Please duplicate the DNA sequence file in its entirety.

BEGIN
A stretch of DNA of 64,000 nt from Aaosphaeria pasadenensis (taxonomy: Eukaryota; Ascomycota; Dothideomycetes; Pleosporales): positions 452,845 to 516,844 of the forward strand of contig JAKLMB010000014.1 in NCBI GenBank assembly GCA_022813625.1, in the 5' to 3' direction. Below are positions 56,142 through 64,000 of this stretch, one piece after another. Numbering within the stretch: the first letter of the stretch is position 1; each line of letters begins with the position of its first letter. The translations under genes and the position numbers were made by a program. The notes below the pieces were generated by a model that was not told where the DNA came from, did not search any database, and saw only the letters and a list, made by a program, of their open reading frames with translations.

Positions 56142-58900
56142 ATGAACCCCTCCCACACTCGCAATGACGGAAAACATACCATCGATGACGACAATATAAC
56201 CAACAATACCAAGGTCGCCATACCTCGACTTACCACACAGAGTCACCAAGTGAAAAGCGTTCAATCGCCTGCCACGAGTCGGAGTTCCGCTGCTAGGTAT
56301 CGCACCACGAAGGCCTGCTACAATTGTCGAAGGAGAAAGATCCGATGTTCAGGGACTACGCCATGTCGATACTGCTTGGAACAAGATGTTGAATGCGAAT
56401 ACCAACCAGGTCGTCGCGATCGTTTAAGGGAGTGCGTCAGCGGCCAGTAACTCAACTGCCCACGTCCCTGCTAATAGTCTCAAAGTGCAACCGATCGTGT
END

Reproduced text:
A stretch of DNA of 64,000 nt from Aaosphaeria pasadenensis (taxonomy: Eukaryota; Ascomycota; Dothideomycetes; Pleosporales): positions 452,845 to 516,844 of the forward strand of contig JAKLMB010000014.1 in NCBI GenBank assembly GCA_022813625.1, in the 5' to 3' direction. Below are positions 56,142 through 64,000 of this stretch, one piece after another. Numbering within the stretch: the first letter of the stretch is position 1; each line of letters begins with the position of its first letter. The translations under genes and the position numbers were made by a program. The notes below the pieces were generated by a model that was not told where the DNA came from, did not search any database, and saw only the letters and a list, made by a program, of their open reading frames with translations.

Positions 56142-58900
56142 ATGAACCCCTCCCACACTCGCAATGACGGAAAACATACCATCGATGACGACAATATAAC
56201 CAACAATACCAAGGTCGCCATACCTCGACTTACCACACAGAGTCACCAAGTGAAAAGCGTTCAATCGCCTGCCACGAGTCGGAGTTCCGCTGCTAGGTAT
56301 CGCACCACGAAGGCCTGCTACAATTGTCGAAGGAGAAAGATCCGATGTTCAGGGACTACGCCATGTCGATACTGCTTGGAACAAGATGTTGAATGCGAAT
56401 ACCAACCAGGTCGTCGCGATCGTTTAAGGGAGTGCGTCAGCGGCCAGTAACTCAACTGCCCACGTCCCTGCTAATAGTCTCAAAGTGCAACCGATCGTGT